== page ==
By: Noam Feifel  | 

Updates to Wilf Shabbat Programming

Everyone looks forward to the weekend. YU students are particularly eager, since they consistently face the difficult task of balancing their personal lives and a demanding dual curriculum, leaving little time to just sit back and relax. The end of the work week provides a much needed break to recuperate and unwind.

Shabbat, the highpoint of the weekend, is especially anticipated. YU administrators know how much students treasure Shabbat and have attempted to create an experience that motivates students to stay on campus and bask in the Shabbat spirit right here in Washington Heights. Every Shabbat, one of YU’s esteemed Roshei Yeshiva comes to the Wilf campus to speak at meals, lead singing, give Shiurim, and in a broader sense, augment the entire Shabbat experience at YU. Having a Rosh Yeshiva present each week was implemented in an attempt to invigorate the student body and create an environment where they are eager to take part in beloved Shabbat traditions.

But a Rosh Yeshiva presence isn’t the only special part of Shabbat on campus. There is also an array of activities that occur over the course of the weekend including a Friday night Tisch with food and guest speakers, kiddush after Shacharit, and countless minyanim at various times to accommodate varying student preferences.

This programming appeals strongly to a large number of students, who, prior to coming to YU, spent a year abroad studying in Israel. For many, like sophomore Josh Perlman, Shabbat at YU is like an extension of his experiences in yeshiva. “Being in YU on Shabbat is like being in Israel for Shabbat,” said Perlman. “On Friday night there's the Carlebach minyan where they use the tunes that I love from yeshiva, and the zemirot at the Friday night and Shabbat day meals are exactly what I need to make my Shabbat complete.”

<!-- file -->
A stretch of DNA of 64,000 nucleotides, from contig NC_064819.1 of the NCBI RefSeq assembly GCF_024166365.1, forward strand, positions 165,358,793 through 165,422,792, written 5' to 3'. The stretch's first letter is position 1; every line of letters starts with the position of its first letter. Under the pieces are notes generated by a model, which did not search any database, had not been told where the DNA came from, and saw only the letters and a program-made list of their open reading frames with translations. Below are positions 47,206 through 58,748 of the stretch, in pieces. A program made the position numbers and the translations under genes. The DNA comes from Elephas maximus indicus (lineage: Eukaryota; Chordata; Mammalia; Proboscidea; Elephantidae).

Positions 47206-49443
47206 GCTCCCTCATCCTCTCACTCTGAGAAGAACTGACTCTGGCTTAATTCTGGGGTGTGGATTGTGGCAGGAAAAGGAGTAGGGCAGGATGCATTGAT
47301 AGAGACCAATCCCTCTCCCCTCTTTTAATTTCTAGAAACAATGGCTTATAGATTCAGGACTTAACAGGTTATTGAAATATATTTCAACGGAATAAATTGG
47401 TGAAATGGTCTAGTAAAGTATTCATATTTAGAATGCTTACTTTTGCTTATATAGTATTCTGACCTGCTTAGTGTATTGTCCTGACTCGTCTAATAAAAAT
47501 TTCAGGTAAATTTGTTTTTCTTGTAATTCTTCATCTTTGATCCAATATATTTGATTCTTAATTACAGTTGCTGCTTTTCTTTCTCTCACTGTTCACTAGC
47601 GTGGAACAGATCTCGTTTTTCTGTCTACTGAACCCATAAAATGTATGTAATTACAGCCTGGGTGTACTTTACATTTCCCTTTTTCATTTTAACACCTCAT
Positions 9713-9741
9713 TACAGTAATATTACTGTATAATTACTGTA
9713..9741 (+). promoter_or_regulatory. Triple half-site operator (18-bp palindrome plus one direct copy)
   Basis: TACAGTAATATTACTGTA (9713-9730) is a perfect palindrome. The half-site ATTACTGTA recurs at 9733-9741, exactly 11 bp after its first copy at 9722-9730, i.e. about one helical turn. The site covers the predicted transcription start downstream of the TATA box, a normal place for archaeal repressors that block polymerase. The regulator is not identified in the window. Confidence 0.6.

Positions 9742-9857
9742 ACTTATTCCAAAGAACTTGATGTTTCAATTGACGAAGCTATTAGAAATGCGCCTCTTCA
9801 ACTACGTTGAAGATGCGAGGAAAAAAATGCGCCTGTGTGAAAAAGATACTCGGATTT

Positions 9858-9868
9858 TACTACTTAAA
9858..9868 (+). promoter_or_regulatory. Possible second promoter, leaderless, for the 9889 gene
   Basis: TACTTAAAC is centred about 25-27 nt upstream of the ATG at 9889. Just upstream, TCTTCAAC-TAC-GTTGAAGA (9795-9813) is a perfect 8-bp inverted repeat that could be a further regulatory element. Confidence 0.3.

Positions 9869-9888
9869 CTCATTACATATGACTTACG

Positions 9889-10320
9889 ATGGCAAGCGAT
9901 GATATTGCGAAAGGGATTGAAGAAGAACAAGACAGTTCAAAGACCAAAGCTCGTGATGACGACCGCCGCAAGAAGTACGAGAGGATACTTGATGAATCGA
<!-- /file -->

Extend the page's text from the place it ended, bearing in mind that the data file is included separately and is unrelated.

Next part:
Although Perlman, who lives in New Jersey, has enjoyed spending Shabbat in YU, not every “in-town” student living nearby shares that sentiment. “After being on campus all week, I would just prefer to go home, spend Shabbat with my family, and be able to sleep in my own bed,” said sophomore Evan Cohen. Cohen, also from New Jersey, who has yet to stay in for a Shabbat.

In addition to the aforementioned weekly Shabbat programming, the Wilf campus welcomes a new asset this fall semester, Jonathan Schwab and his wife Dr. Esty Rollhaus. Schwab, a former YU student himself, is the current Associate Director of University Housing & Residence Life on the Wilf Campus, and he and his wife are the new on-campus couple. After holding this position at the Beren Campus in Midtown, Jonathan and Esty hope to enhance Shabbat for students in a more casual way up in the Heights. “We loved our work the last couple of years at Beren, and we hope that we can bring uptown some of what we created together with the students there,” said Schwab. “One of the many things we’ll be working on is expanding Shabbat programming to include more students whose needs have not yet been fully met by the existing programs, whether they are living in apartments, looking for smaller meals that feel more like home, or looking for more informal games and conversations.”

Beyond Schwab’s aspirations this year, YU also has some novel ideas it would like to implement. Rabbi Eitan Schnall, Director of Wilf Campus Shabbat Programming, noted that “There has been discussion with administration about the possibility of holding a co-Ed Shabbaton in Washington heights in an off-campus location.” Such a Shabbaton would be the first of its kind, and would be a new change of pace from the frequent co-ed Shabbatonim held at Beren.

Perhaps the most appealing part of Shabbat at YU, though, is the impact it can have on students like Eli Profeta. Currently in his first semester at YU, Profeta didn’t always have the luxury of experiencing the more traditional Shabbat ambiance while growing up. “There is simply nothing like Shabbat at YU,” Profeta remarked. He continued, “Growing up in Indianapolis and going to public school, it was hard to find that sort of culture. The moment I had my first Shabbat as a high schooler visiting YU, I knew where I would be going to college.”

Heartwarming stories, like that of Profeta, lend credence to how important Shabbat really is at YU. The school has, and continues to, invest in countless resources which make the programming exceptional. Whether or not students partake in it, they must admire the school’s effort to foster a meaningful, uplifting, and relaxing Shabbat experience for its students, when the tiring week comes to a close.